One of the dictionary definitions of hustle is “to play a game or sport in an alert aggressive manner.” It comes from the Dutch word husselen, which means to shake. And it’s true, that when somebody plays in an alert, aggressive manner, they usually shake things up.
“Some people like to say that a player isn’t very talented, but he hustles,” legendary Boston Celtics player Bill Russell said. “I disagree with that statement because the ability to hustle is a talent.”
Coach John Wooden defined success this way: “Success is peace of mind attained only through self-satisfaction in knowing you made the effort to do the best of which you’re capable.”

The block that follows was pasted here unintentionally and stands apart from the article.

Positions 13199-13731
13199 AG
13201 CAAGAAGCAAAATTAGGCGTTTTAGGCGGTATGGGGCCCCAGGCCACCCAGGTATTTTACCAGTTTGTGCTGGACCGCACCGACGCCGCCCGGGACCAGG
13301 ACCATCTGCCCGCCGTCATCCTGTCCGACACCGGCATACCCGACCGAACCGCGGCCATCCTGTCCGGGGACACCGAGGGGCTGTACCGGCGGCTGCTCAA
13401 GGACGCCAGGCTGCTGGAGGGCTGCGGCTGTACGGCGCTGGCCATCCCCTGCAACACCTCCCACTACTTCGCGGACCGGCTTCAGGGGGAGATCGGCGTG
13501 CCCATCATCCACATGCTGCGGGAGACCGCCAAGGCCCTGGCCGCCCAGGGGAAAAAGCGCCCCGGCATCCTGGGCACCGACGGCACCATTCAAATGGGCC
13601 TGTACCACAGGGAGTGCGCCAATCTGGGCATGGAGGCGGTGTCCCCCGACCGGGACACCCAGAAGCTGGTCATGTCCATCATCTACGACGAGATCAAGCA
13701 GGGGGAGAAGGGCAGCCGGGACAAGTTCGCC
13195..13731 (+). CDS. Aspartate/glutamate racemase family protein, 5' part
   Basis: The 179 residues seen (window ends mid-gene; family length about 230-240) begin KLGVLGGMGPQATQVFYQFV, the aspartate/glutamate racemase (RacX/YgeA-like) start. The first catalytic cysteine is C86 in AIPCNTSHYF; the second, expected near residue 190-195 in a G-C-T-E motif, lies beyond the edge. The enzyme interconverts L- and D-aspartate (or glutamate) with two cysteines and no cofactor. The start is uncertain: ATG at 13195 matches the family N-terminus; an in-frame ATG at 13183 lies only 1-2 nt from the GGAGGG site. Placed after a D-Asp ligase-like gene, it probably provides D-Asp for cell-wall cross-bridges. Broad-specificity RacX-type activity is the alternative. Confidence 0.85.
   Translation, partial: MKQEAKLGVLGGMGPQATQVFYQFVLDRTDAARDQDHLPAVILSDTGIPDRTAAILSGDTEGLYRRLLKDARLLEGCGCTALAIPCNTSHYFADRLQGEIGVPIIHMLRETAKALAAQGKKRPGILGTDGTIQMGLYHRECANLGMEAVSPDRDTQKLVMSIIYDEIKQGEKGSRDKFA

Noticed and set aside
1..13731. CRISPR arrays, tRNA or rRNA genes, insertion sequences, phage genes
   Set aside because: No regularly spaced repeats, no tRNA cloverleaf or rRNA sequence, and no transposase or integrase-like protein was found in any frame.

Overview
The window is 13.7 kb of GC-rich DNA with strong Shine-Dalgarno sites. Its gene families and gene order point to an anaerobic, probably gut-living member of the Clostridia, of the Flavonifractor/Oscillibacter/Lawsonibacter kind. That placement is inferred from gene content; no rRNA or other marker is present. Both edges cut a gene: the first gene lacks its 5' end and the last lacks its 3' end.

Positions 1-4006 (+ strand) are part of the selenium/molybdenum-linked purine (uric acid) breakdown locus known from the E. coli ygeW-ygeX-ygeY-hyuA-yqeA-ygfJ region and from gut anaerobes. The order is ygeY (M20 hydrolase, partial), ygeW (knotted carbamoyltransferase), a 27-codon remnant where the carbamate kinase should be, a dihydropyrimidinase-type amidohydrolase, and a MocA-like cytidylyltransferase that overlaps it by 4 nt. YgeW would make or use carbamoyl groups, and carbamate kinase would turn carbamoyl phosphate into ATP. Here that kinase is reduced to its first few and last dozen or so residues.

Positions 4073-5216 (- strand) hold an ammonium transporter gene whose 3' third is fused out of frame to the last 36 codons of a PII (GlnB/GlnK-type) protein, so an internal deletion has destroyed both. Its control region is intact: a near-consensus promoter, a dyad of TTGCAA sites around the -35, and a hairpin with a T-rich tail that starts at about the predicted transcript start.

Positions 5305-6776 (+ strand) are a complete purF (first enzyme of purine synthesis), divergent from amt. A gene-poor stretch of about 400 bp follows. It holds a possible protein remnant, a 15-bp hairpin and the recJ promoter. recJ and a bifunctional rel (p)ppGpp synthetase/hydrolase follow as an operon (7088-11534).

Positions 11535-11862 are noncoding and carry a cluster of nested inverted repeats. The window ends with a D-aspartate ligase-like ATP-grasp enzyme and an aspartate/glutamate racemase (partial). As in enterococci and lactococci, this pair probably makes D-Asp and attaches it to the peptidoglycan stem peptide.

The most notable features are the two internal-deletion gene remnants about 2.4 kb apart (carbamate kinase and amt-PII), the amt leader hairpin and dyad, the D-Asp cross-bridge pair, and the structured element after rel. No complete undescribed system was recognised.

Your level of hustle is quite simply your level of effort. When you hustle and give your total effort, you are a success!
Sometimes people describe a person who hustles by saying he gives 110%. In his book A Lifetime of Observations and Reflections On and Off the Court with Steve Jamison, Coach Wooden expressed a different view:
110% is not the goal. The players were charged with trying to improve a little each day, trying to get closer to becoming their best.
I tried to be honest with them in letting them know they wouldn’t reach perfection. But I was also honest in saying that I expected them to give everything they had in trying to reach perfection.
That’s what we worked toward. Let’s see how close we can get. We won’t reach 120%, or 110%, but how close to 100% of our potential can we get?
That was my challenge to them: How close can we get to perfect? When individuals are sincerely motivated to take up that challenge, the results are astonishing.
Photo by Juliano Ferreira from Pexels